Train your brain to reject unhealthy foods


You know you should be eating more healthy foods, but you continue craving junk food. There is hope for those in this situation as new research has indicated that it is possible to train your brain to become addicted to low-calorie foods.
Co-corresponding author of the study, Susan B Roberts, said we do not commence life absolutely loving French fries and hating, for example, whole wheat foods. She said this type of conditioning happens over time as a response to repeatedly eating foods that are bad for us.

The study involved a group of obese volunteers undergoing a six-month weight loss programme while their reaction to different food types was gauged by scanning the parts of the brain linked to addiction and learning, by using magnetic resonance imaging or MRI.

They found that after this period, the brains of the participants responded more to healthier food cues and showed less sensitivity to unhealthy, high-calorie foods.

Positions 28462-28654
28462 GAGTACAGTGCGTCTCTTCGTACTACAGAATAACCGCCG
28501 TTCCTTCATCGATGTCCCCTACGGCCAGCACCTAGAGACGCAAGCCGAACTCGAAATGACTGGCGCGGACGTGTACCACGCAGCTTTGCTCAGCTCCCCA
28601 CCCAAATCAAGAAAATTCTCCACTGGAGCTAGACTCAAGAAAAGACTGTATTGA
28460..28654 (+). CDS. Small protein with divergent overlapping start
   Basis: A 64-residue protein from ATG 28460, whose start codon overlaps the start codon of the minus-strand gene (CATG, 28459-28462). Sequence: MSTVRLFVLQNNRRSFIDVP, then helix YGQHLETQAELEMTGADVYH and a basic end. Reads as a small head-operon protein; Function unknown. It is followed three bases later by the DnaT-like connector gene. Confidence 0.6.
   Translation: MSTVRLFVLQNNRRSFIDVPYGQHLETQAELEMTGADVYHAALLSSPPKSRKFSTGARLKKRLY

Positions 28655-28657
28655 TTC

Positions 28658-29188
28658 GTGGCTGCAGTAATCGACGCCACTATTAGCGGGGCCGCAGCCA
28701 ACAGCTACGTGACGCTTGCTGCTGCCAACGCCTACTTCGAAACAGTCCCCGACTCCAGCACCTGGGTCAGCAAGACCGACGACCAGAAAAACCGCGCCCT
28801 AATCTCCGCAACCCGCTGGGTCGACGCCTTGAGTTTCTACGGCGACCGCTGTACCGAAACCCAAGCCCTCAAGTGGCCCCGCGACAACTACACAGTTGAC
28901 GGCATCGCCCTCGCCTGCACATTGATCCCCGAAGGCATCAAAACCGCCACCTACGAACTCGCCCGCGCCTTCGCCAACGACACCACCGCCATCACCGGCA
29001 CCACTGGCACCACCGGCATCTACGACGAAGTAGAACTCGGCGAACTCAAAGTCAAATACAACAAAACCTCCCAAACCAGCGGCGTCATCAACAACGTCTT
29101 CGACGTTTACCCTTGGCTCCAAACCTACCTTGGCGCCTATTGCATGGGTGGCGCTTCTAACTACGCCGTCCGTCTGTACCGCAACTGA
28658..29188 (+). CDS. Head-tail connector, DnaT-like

Co-author, Sai Krupa, said the programme had been designed specifically to adjust people’s reaction to different foods. The study indicated that the participants had an increased desire for healthy foods and a decreased desire for unhealthy foods. Krupa said this combined effect is potentially vital for sustainable weight control. The author stated that they believe this is the first demonstration which indicates this crucial switch.

The full details of the weight loss programme are not available, but the researchers have stated that it includes several factors which are related to reversing addiction and includes not only low glycaemic, high fibre foods, but also education related to behavior change.

Co-author Dr Thilo Deckersbach said that other studies have indicated that surgical interventions, such as gastric bypass surgery, may decrease the enjoyment level of eating overall, it is not satisfactory as it removes the enjoyment of food generally, instead of increasing the appeal of healthier foods.

Image credit: Jessica Spengle


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Emma Brown

Emma graduated in 2005 from the University of York with a degree in English Literature. A huge passion for writing and health topics, Emma is a perfect match for Health News UK. Hobbies include; cooking, writing (of course), musicals and her 2 dogs.

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